Deliberate misunderstanding or ideologically blinkered coverage that distorts and lies?
I’m opting for the latter because there’s no other way to explain the distortions found in National Post’s piece on the latest Forum poll on BC voting trends conducted Tuesday on-line.
Here’s the lead:
“B.C. Premier Christy Clark’s confrontation with Alberta over a planned oil pipeline hasn’t produced the hoped-for boost in her popularity, according to a poll.”
That much is true. Forum’s results came in almost exactly as their last poll – before Clark’s apparently biblical revelation on Enbridge’s Gateway project.
“The poll, by Forum Research, shows the NDP would still win 79 of the 85 seats in the provincial legislature if an election were held today. Clark’s Liberals, who rank barely ahead of the moribund provincial Conservative party, would be reduced to four seats.
“It’s a pretty startling number, especially given that another poll shows almost 60% of voters agree with Clark’s opposition to the Northern Gateway pipeline, which is at the heart of the dispute with Alberta. The survey by Angus Reid found that 35% of respondents were dead set against the pipeline under any conditions, while 24% could be swayed — i.e. bought off — if Clark succeeded in extorting billions of dollars from Alberta for dropping her opposition.”
I call BS.
Clark’s numbers are not startling for anyone remotely informed on BC politics or Enbridge. And Angus Reid showed nothing even close to what the reporter claimed.
Let me dissemble.
Reid’s on-line poll found that 59% of BCers opposed the pipeline – close to Forum’s result. Of those 35% were dead against and 24% said they could (not will) change their opposition depending upon environmental and economic gains. And contrary to what the reporter claimed it’s not “economic gains” that matter most. The strongest reasons for changing opposition to support are environmental guarantees. Money ain’t enough.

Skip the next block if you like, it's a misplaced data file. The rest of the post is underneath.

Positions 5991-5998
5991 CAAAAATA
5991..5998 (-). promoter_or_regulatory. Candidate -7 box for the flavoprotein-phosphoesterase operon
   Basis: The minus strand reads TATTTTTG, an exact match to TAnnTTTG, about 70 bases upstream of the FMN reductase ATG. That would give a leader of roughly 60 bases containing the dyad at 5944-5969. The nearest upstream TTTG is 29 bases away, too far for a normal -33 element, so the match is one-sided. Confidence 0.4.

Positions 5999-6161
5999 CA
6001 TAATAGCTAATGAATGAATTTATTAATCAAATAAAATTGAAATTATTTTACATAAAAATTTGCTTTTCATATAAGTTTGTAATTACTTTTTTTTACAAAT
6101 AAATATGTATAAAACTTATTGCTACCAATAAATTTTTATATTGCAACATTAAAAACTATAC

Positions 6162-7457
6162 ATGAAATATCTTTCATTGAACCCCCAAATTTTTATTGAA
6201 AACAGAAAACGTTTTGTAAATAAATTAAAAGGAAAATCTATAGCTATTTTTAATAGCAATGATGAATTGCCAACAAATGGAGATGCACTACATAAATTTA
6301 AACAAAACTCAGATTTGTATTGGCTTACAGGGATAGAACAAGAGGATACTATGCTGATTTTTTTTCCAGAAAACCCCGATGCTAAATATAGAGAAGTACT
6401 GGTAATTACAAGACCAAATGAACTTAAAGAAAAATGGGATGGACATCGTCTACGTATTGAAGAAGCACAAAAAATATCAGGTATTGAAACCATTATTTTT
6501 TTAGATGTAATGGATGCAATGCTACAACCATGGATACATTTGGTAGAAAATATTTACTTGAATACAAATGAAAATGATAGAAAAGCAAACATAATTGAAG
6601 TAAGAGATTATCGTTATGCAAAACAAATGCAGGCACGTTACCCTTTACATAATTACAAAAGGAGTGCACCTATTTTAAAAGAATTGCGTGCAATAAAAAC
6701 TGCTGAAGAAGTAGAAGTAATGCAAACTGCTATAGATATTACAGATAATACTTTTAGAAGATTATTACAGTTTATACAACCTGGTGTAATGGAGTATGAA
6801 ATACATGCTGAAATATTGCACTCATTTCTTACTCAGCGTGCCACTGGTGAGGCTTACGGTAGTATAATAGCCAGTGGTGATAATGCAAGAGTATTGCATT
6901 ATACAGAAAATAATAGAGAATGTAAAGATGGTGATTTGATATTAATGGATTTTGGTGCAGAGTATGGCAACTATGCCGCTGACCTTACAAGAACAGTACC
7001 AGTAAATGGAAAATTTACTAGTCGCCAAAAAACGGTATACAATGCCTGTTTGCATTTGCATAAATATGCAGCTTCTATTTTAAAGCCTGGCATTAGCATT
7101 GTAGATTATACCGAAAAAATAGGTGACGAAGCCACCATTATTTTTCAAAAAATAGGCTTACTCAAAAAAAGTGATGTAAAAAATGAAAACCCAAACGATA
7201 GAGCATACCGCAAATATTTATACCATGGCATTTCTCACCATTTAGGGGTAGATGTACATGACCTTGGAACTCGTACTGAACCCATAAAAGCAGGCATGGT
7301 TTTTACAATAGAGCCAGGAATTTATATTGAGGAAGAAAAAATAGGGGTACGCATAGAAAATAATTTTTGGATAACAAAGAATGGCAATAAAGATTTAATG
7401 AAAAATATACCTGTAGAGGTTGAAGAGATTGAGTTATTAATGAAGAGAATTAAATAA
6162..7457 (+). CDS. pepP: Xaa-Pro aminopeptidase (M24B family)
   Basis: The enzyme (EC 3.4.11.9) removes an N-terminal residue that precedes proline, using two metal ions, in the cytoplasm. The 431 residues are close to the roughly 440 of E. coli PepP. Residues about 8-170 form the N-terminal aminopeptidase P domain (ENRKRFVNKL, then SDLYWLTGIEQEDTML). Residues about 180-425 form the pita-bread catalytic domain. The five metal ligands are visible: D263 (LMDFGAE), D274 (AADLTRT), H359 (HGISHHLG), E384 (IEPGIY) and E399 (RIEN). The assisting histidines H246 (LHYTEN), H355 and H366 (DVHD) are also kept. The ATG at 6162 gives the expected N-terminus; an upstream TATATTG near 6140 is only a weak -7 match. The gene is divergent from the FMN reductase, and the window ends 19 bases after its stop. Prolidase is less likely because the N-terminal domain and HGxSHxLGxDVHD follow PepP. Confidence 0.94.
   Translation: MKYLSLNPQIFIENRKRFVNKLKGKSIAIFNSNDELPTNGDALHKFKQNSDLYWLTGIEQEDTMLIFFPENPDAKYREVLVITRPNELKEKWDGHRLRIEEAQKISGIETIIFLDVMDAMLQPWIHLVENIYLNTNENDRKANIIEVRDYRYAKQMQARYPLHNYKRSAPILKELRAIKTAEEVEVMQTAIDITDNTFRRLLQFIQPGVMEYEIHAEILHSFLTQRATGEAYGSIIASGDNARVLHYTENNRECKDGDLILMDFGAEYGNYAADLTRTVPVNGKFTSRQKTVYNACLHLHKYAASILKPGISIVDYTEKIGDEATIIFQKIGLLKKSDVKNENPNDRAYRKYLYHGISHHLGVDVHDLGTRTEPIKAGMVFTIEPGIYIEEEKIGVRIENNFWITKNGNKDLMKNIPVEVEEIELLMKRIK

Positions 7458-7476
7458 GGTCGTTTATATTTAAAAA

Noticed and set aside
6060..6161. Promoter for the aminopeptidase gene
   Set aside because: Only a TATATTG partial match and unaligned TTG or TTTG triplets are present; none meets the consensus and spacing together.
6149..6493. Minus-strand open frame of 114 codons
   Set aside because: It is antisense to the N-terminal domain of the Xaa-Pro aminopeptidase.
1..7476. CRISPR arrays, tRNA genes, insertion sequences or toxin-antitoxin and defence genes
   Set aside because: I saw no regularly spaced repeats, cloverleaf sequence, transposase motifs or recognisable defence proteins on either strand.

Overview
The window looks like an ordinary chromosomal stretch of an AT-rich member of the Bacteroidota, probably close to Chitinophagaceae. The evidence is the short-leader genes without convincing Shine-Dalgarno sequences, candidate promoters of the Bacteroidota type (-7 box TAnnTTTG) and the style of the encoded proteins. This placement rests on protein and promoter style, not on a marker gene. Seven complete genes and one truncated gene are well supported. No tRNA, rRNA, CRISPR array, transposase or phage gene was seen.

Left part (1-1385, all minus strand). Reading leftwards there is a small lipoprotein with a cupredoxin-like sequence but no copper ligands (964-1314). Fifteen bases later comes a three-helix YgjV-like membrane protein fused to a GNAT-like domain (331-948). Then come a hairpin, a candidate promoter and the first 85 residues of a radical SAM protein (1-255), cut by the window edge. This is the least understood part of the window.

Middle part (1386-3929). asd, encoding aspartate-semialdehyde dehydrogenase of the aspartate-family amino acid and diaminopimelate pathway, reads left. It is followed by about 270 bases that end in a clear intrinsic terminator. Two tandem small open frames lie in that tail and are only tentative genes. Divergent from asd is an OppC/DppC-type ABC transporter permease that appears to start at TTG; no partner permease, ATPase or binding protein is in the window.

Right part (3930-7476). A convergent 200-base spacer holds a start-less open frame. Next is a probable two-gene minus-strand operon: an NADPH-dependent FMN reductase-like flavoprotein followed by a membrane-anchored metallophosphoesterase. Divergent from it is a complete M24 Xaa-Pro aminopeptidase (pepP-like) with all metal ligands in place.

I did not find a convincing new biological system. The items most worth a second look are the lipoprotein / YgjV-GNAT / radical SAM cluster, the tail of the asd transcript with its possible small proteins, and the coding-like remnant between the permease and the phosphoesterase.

Worse for Clark, the Post reporter fails to mention that her own meagre share of voters is at risk with her gamble. Only 7% of British Columbians support the pipeline unconditionally. Another 21% are leaning towards supporting it depending upon the economic and environmental benefits on the table in Clark’s mind. If she doesn’t come through they’re not necessarily there.
But the basic mistake in the National Post piece and Clark’s strategy in general is this: BC voters aren’t making up their mind on issues like this. Clark’s numbers aren’t in the tank because of Enbridge. They’re in the tank because the average voter doesn’t trust Clark and her BC Liberal government one bit.
And who can blame voters? The BC Liberals lied about BC Rail. They lied about the deficit in 2009. They lied about the HST. Isn’t it common sense to assume they’re lying about Enbridge and that the day after the election a re-elected BC Liberal government would sit down with Enbridge and start laying pipe?
A commentator who finds it “startling” that Clark hasn’t changed that with a staged performance piece at a Premier’s meeting shouldn’t be reporting on BC politics.